quotation analysis n.
Download
Skip this Video
Loading SlideShow in 5 Seconds..
Romeo and Juliet PowerPoint Presentation
Download Presentation
Romeo and Juliet

Loading in 2 Seconds...

play fullscreen
1 / 53

Romeo and Juliet - PowerPoint PPT Presentation


  • 75 Views
  • Uploaded on

Quotation Analysis:. Romeo and Juliet. On your Final Exam you will be asked to analyze and explain the significance of various quotations from the play Romeo and Juliet. .

loader
I am the owner, or an agent authorized to act on behalf of the owner, of the copyrighted work described.
capcha
Download Presentation

PowerPoint Slideshow about 'Romeo and Juliet' - blithe


Download Now An Image/Link below is provided (as is) to download presentation

Download Policy: Content on the Website is provided to you AS IS for your information and personal use and may not be sold / licensed / shared on other websites without getting consent from its author.While downloading, if for some reason you are not able to download a presentation, the publisher may have deleted the file from their server.


- - - - - - - - - - - - - - - - - - - - - - - - - - E N D - - - - - - - - - - - - - - - - - - - - - - - - - -
Presentation Transcript
slide2

On your Final Exam you will be asked to analyze and explain the significance of various quotations from the play Romeo and Juliet.

slide3

On your Final Exam you will be asked to analyze and explain the significance of various quotations from the play Romeo and Juliet. Study the quotations that follow in order to do well in this section of the exam.

when analysing quotations you must consider the following3
When analysing quotations you must consider the following:

Who is the speaker? What is the context/circumstances (what is happening)? What is the significance of the quotation? (How/why is it important?)

when analysing quotations you must consider the following4
When analysing quotations you must consider the following:

Who is the speaker? What is the context/circumstances (what is happening)? What is the significance of the quotation? (How/why is it important?)What literary term is evident? Explain how it is being used.

foreshadowing
Foreshadowing

Foreshadowing is the presentation in a work of literature of hints and clues that tip the reader off as to what is to come later in the work.

metaphor
Metaphor

A figure of speech in which a word or phrase literally denoting one kind of object or idea is used in place of another to suggest a likeness or analogy between them (as in drowning in money);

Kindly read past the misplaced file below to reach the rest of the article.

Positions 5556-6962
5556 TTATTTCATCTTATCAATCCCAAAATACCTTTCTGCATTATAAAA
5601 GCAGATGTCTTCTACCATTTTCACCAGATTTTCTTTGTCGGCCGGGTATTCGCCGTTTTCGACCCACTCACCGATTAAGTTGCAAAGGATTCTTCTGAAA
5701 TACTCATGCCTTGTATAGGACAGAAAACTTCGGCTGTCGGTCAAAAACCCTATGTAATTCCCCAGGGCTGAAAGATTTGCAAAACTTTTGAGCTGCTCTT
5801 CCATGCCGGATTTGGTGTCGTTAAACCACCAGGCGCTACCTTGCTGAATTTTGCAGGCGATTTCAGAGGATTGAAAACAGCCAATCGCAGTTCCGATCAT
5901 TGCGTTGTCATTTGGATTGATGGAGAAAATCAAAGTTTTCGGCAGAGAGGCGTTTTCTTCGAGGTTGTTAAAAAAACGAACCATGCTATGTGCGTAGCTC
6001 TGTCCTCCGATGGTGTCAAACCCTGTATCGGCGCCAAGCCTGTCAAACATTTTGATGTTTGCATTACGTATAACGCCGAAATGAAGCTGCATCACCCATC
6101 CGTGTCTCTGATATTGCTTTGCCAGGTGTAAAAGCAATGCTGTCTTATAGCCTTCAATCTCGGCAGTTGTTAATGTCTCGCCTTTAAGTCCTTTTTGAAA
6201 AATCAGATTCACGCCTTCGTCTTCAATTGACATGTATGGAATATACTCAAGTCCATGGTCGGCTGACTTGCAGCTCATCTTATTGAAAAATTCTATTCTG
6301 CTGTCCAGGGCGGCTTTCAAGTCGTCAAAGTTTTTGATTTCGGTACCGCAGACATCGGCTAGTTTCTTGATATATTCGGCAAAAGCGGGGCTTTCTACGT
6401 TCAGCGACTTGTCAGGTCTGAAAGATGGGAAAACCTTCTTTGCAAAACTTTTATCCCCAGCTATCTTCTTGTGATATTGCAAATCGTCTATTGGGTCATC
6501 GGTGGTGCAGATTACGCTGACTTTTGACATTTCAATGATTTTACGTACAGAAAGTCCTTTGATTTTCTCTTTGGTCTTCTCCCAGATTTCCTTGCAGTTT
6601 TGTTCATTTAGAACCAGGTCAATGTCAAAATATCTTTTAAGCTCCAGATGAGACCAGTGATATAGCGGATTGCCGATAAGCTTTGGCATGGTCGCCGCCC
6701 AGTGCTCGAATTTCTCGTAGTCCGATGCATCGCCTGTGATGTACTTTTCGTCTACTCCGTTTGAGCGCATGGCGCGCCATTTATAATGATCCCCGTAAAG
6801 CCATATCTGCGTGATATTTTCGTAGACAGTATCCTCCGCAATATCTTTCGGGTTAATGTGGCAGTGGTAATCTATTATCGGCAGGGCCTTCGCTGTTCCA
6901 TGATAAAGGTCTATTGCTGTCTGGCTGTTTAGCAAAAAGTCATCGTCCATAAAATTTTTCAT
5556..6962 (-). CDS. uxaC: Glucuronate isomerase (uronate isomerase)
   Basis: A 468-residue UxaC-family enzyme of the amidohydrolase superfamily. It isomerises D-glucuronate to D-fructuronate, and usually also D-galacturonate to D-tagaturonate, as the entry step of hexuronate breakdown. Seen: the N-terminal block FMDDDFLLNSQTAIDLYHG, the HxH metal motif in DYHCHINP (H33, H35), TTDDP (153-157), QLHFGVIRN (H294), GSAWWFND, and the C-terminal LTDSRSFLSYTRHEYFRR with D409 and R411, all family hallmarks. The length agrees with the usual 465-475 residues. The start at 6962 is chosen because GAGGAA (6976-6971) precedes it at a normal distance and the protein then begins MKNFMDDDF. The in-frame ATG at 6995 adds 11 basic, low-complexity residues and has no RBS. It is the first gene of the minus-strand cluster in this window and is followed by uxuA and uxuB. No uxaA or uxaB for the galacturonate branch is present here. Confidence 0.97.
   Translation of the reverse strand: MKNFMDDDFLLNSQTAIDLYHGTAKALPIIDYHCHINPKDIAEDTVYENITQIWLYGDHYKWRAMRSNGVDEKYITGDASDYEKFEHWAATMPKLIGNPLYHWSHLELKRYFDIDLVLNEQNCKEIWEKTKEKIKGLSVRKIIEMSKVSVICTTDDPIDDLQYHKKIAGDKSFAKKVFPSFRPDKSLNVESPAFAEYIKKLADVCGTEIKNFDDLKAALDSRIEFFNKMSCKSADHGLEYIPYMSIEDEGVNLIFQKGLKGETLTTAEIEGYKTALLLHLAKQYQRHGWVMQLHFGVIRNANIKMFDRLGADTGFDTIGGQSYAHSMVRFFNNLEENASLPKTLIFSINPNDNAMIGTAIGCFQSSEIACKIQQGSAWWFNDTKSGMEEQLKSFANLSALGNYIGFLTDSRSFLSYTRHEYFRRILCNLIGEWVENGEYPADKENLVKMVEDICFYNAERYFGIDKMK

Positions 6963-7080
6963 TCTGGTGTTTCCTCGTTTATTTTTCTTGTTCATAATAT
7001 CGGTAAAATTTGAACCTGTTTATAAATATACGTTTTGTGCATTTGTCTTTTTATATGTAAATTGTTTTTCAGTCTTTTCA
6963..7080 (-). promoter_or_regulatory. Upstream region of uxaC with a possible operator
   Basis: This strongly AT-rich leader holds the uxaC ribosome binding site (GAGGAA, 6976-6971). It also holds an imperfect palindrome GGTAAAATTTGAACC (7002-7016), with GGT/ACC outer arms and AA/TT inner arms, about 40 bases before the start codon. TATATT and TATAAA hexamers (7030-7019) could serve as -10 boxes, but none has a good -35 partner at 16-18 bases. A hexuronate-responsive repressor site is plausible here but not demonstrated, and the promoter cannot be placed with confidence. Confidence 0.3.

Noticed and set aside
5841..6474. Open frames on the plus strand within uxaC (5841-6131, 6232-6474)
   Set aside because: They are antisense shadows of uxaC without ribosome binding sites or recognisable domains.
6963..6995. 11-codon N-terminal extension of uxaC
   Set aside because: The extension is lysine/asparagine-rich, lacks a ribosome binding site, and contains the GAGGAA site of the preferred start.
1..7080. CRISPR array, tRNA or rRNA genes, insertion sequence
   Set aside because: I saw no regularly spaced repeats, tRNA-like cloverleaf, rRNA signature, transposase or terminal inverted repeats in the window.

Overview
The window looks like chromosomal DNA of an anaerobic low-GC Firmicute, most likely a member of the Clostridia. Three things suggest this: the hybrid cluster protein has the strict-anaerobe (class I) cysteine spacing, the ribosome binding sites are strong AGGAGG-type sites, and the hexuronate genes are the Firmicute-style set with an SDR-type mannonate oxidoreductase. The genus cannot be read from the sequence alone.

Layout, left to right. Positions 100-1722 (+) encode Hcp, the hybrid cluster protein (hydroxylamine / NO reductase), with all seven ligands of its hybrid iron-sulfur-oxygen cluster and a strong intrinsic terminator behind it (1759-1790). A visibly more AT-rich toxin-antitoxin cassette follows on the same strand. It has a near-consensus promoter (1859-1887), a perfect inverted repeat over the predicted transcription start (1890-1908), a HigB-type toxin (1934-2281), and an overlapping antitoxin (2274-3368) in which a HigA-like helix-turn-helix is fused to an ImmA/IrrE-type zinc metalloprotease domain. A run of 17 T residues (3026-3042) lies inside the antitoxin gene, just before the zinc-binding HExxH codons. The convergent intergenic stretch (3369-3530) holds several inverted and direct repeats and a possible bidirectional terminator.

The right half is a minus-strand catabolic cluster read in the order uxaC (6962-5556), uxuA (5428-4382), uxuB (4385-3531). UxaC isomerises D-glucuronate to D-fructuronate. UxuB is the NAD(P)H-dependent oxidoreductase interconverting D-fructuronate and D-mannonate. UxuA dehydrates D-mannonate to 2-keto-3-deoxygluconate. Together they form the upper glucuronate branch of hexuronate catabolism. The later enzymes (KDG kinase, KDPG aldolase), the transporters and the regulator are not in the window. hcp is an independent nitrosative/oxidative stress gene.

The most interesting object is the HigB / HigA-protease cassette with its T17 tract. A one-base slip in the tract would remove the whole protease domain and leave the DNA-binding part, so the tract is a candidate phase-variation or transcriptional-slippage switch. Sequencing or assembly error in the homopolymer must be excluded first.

oxymoron
Oxymoron

A combination of contradictory or incongruous words (as cruel kindness)

personification
Personification

The attribution of human characteristics to things, abstract ideas, etc, as for literary or artistic effect

simile
Simile

A simile is a figure of speech that directly compares two different things, usually by employing the words "like" or "as" – also, but less commonly, "if", or "than".

A simile differs from a metaphor in that the latter compares two unlike things by saying that the one thing is the other thing

soliloquy
Soliloquy

A dramatic or literary form of discourse in which a character talks to himself or herself or reveals his or her thoughts without addressing a listener.

dramatic irony
Dramatic Irony

When the words and actions of the characters of a work of literature have a different meaning for the reader than they do for the characters. This is the result of the reader having a greater knowledge than the characters themselves.

slide25
Why, then, O brawling love! / O loving hate! / O anything, of nothing first create/ O heavy lightness! Serious vanity!/ Mis-shapen chaos of well-seeming forms! /Feather of lead, bright smoke, cold fire, sick health! Still waking sleep, that is not what it is! This love feel I that feel no love in this.
  • Romeo:
  • a) Define oxymoron.
  • b) Explain how oxymoron is used by Romeo to explain his attitude towards love.
oxymoron1
Oxymoron

Why, then, O brawling love! / O loving hate! / O anything, of nothing first create/ O heavy lightness! Serious vanity!/ Mis-shapen chaos of well-seeming forms! /Feather of lead, bright smoke, cold fire, sick health! Still waking sleep, that is not what it is! This love feel I that feel no love in this.

  • Before Romeo meets Juliet, he is supposedly "in love" with Rosalind. When he is speaking to Benvolio, Romeo utters a string of paradoxes about his anguished, unrequited love, starting with, "O brawling love! O loving hate!" (1.1.176). His speech is a string of oxymorons. Oxymorons are self-contradictory combinations of words, like "jumbo shrimp". They show Romeo's exaggerated lovesickness, which later will later be contrasted to his genuine feelings for Juliet.
slide27
These violent delights have violent ends,/ And in their triumph die, like fire and powder, which as they kiss consume. Therefore, love moderately; long love doth so; / Too swift arrives as tardy as too slow.
  • Friar Laurence:
  • a) Define simile.
  • b) Identify the simile in the above quotation and explain how the Friar is using it to convey an important idea about love and to foreshadow future events.
simile1
Simile

These violent delights have violent ends,/ And in their triumph die, like fire and powder, which as they kiss consume. Therefore, love moderately; long love doth so; / Too swift arrives as tardy as too slow.